The rabbits and squirrels know it, too, and sometimes they tease me a little bit. Especially the squirrels. The bunnies are just flat out obnoxious, so I chase ‘em out of grandma’s flower beds, but those squirrels! I think they plan it out…they’ll see me laying in the sun, and come down the tree and scamper towards me… hop, hop, scramble, pause….and they check to see if I’m watching. If I’m not, they chatter at me a little bit, just sort of to poke me I think. I whip my head up and narrow my eyes and I bark at them to let them know I might be old, but I’m not deaf! I don’t bother chasing them so much anymore…they’re just being ornery. But I let them know that I’ve got their number, and I’ve alerted Grandma and Grandpa. No siree, there will be no squirrels in our house!

Sometimes Grandma gets distracted and forgets to give me a cheese snack before bed. So, I remind her. I talk to her a little bit, and then she gets it right. You never give me cheese, but Grandma does every night. And I know you say they spoil me, but I don’t think that’s true. It’s not spoiling when I only get the most delicious snacks ever once in awhile!

I will say this, Mom, you are great about getting me toys. There was this one – it was a box that had squeaky balls inside, and I had to get them out! The squeakers were pretty damn annoying, too, so I had to really chew on them to get them to stop. You always say, “be NICE to the squeaker”, but I don’t think you really understand. What if the squeaker is really a small version of the squirrel – I have to make sure! I loved that box though. I’d carry it around the house with me and sometimes I brought it to bed. I have some dragons, and they are pretty cool. There was a duck once that I loved. I would groom it, lick his feathers, and keep it safe, he was my best toy ever. The new monster is pretty good, too. He makes funny crackling sounds AND has a squeaker. I like that.

The times when I got to ride in the car were amazing. And I always knew where we were going. I think sometimes you sort of forgot how to get places, and that’s the only reason I’d start talking to you in the car. I just wanted to make sure you knew, that I knew, that you knew how to get there. And if you didn’t, I was ready to help.

The time we went camping was epic. Yeah, I mean, it’s great being a city dog, but I think I could have been a country boy just fine. I’m not complaining! But going up to the mountains or out on the plains, rivers and grasses and sooooo many smells….yeah, those were good times.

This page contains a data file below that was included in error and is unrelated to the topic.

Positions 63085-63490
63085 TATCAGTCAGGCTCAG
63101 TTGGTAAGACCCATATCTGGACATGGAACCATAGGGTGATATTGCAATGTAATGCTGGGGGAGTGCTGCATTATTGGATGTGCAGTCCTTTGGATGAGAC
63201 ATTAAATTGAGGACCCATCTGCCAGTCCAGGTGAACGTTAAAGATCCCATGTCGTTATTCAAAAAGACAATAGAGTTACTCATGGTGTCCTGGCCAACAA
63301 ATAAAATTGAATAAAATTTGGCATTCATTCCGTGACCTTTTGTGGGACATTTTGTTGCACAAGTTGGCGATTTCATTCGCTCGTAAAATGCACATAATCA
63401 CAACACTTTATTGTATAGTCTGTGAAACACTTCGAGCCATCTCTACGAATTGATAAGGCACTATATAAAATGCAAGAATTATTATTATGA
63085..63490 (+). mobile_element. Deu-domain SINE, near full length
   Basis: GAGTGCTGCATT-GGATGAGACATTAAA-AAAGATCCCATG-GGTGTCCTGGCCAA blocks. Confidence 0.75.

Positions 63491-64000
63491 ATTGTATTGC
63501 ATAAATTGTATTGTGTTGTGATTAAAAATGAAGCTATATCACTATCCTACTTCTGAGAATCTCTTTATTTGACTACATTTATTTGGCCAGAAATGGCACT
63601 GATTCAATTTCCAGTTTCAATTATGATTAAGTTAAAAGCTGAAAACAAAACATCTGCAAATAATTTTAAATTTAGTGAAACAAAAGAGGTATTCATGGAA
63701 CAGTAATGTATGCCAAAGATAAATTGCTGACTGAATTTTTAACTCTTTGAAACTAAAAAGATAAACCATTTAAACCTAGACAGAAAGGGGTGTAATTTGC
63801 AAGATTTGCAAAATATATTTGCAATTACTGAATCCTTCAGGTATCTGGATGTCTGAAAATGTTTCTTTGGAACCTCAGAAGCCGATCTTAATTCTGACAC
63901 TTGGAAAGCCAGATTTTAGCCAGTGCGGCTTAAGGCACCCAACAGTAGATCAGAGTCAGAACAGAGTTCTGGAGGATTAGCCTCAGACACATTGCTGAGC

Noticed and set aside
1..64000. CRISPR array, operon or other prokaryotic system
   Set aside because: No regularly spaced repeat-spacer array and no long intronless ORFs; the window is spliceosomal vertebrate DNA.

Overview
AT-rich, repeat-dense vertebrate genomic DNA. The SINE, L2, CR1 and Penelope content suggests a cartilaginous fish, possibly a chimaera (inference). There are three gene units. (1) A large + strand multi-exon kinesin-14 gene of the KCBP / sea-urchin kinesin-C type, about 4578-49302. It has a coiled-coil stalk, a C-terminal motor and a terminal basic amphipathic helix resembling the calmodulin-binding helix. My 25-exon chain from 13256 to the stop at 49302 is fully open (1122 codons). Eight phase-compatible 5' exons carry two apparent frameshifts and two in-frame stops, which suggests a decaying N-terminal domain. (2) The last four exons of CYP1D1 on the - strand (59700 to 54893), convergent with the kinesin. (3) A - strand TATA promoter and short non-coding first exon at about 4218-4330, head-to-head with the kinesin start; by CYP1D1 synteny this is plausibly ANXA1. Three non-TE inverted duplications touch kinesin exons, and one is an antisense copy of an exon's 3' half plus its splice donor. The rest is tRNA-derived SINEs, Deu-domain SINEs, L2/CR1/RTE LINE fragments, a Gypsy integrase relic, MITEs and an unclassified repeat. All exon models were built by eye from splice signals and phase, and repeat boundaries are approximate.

But my best times were always with you. It didn’t matter what we were doing, just that we could do it together. If you were working and I could just take a nap in the same room, that was good. I love going for walks with you. And watching you cook. I love it when people come over because they give me all kinds of attention, and sometimes, they give me extra snacks….I like being in the middle of everything though. And with all those extra people around, I don’t want to somehow lose you, so I stick close, just in case. But it’s because you are my person. You are my world. You are everything. And I don’t ever want you to think that I might love someone else more.

So Mom, I just want you to know….I am the luckiest dog and I am happy. I have had such a good life. And every day I get to spend with you is the BEST day of my life. So let’s just keep being happy, for every day we still have left. Because until I can’t make it down the stairs anymore, I will always be ready to go for a walk with you. And I will always smile when you come home. And I will always love you best.

Finally, Mom, here are a couple things I don’t want you to forget, even after I’m not here….

  1. Always greet people with a smile and tail wag – you gotta let people know that you love them. Don’t hide that.
  2. Never turn down a snack. You never know if it’s the last one that will be offered.
  3. Work hard and sleep hard. Life it tough, so go after it all with gusto. It’s ok, there is time to sleep at the end.
  4. Five minutes of playing can turn your day around.
  5. This one is hard sometimes, but always try to mostly follow the rules. Nobody really likes a rebel who just causes trouble and makes other people clean up after him.
  6. Be loyal.
  7. Don’t be afraid to tell someone what you need, whether that is help, a listening ear, or that you are hungry or need to go out.
  8. Don’t forget that we are meant to be a pack, we are meant for community, so don’t try to do everything by yourself. The lone wolf howls at night because he is alone.
  9. Life is better when you risk a little bit. You’ll never get that proud feeling of saving the house if you don’t take on those fierce squirrels.
  10. When the time is right, let go. I will always live in your heart.

I love you, Mom, and I will always be your very best buddy. Nobody can take that away.

Love,
Drake

Coming Back to the Mat

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During a yoga class this week, my instructor said, “Everybody has a reason to come the first time, but what brings you back to the mat? Why,” he paused, “do you keep…showing up?”

It’s a powerful question that I have been pondering for several days now. People come the first time for a variety of reasons – because they got a Groupon or Living Social deal, for fitness or flexibility, for the social aspect or because a friend asked them, because of curiosity…. I have had guy friends tell me they went to see the girls in the cute little yoga outfits, sticking their booties up in the air, and girlfriends tell me they go because of the cute yoga instructor up front. I went mostly kicking and screaming, with great skepticism and trepidation.